An ‘abnormal,’ monsoon-like weather pattern hits Southern California. Why it’s so bad for the region and how we should adapt to it
It’s a wet, rainy night when I step into the kitchen of my Los Angeles apartment.
I take out a glass of milk. A quick flick of the tap.
Water pours into the glass like it’s from a hose.
Soon the glass is the consistency of beer.
I’ve been in a bad mood all day. It’s about 6:30 p.m. I’ve already stopped at the dry cleaner and the dry cleaner has already closed at 8 p.m.
And so I drink my milk and turn on the TV in the quiet chaos of my apartment. And suddenly I see this:
A big, gray weather system moving across Southern California.
“I was watching TV and noticed how it looks like it’s going to rain tonight,” said meteorologist Jim Halsell.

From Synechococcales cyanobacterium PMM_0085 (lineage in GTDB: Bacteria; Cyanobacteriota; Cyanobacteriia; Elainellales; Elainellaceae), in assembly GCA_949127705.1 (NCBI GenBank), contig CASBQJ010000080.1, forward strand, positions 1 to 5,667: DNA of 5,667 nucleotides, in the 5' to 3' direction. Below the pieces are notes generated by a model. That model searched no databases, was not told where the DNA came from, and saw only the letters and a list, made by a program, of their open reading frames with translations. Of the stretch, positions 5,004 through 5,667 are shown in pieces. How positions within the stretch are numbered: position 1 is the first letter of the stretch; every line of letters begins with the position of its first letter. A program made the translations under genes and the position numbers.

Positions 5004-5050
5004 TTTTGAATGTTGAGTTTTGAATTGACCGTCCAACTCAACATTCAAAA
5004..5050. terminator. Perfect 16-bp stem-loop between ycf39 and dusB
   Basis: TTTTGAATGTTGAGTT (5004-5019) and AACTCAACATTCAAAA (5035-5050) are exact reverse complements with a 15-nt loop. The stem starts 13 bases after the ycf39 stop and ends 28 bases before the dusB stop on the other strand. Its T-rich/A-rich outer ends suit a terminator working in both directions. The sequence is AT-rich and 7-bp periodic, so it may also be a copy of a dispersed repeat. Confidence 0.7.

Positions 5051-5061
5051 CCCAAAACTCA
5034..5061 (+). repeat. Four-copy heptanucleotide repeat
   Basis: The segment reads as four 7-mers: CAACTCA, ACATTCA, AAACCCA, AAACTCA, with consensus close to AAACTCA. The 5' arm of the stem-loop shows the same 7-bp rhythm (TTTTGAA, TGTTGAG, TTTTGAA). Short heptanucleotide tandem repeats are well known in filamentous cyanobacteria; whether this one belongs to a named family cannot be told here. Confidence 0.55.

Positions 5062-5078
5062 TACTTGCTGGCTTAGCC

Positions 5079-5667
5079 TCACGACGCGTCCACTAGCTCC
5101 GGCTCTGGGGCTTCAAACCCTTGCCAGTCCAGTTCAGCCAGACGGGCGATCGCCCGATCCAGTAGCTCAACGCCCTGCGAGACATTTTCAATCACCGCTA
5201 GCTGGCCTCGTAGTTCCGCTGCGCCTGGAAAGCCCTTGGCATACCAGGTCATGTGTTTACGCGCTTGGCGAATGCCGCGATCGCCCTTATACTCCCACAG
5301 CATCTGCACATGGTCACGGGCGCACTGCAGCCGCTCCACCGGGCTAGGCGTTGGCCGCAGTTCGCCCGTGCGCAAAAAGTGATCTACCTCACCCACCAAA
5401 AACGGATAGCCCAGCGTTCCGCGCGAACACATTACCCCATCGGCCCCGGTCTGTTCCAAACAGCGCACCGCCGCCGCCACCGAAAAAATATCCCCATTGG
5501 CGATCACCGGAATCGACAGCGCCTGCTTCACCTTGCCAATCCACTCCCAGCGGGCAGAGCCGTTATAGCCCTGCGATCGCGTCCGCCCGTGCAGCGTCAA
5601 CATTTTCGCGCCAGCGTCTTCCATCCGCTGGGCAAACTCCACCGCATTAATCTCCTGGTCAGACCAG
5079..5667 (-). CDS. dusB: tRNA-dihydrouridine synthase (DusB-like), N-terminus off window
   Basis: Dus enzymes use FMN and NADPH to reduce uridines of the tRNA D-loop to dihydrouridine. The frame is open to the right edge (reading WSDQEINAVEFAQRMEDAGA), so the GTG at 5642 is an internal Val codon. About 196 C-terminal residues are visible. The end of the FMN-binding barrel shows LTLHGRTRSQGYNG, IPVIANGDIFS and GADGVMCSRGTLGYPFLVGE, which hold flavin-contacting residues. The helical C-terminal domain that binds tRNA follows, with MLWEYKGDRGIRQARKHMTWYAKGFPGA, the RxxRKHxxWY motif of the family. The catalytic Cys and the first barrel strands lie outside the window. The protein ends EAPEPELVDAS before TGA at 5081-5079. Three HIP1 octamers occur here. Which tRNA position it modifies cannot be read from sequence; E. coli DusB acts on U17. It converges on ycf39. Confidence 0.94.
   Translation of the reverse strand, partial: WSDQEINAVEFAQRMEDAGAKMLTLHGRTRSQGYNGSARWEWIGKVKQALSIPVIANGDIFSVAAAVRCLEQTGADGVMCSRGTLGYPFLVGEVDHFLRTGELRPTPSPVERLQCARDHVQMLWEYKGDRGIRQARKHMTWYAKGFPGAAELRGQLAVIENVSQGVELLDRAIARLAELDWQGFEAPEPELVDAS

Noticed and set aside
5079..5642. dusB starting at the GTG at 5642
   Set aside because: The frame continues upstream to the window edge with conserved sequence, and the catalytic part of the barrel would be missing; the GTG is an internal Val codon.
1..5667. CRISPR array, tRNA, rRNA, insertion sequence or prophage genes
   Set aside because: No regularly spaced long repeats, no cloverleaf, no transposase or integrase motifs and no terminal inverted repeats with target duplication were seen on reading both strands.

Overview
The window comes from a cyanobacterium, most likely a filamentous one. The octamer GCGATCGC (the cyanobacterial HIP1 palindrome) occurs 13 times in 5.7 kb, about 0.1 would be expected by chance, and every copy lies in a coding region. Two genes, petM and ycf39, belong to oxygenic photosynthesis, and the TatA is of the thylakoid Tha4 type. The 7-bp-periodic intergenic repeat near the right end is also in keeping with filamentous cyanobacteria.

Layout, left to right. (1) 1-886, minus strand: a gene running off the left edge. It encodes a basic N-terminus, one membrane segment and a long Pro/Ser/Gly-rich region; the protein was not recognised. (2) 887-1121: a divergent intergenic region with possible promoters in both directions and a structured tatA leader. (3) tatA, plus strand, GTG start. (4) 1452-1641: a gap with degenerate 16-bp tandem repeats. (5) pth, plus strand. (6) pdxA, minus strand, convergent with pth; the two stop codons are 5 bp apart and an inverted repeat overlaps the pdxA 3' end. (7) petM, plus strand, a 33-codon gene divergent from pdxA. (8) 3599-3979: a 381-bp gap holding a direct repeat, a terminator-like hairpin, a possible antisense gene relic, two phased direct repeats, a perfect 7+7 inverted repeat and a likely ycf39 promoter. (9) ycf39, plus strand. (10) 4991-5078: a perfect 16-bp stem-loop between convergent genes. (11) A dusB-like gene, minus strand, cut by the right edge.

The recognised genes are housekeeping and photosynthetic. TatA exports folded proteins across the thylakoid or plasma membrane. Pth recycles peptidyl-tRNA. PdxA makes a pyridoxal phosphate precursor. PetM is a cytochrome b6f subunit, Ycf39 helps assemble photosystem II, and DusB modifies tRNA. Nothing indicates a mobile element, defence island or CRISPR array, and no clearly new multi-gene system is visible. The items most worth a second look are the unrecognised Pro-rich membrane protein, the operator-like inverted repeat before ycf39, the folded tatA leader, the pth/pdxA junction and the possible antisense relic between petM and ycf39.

At 6:30 p.m., Halsell — a registered meteorologist with the National Weather Service in Palm Springs — decided to do something about it.
The reason he was watching TV: A new weather satellite that’s been launched by the National Oceanic and Atmospheric Administration.
It’ll be visible to the naked eye by dawn.
It’s the first satellite to help meteorologists track the air quality, temperature, winds and humidity of the Western U.S. with detail, accuracy and clarity.
“It’s amazing,” said meteorologist Jim Halsell. “It’s like we’ve got this weather satellite that can take us to places that we couldn’t go before. And it’s really important. I’m here to make sure it gets here.”
For meteorologists such as Halsell, the satellite is a tool, not a cause. They’ll be able to point out and monitor these areas in what they say is the first-ever regional weather satellite network.
It will give meteorologists an even better chance at forecasting weather for the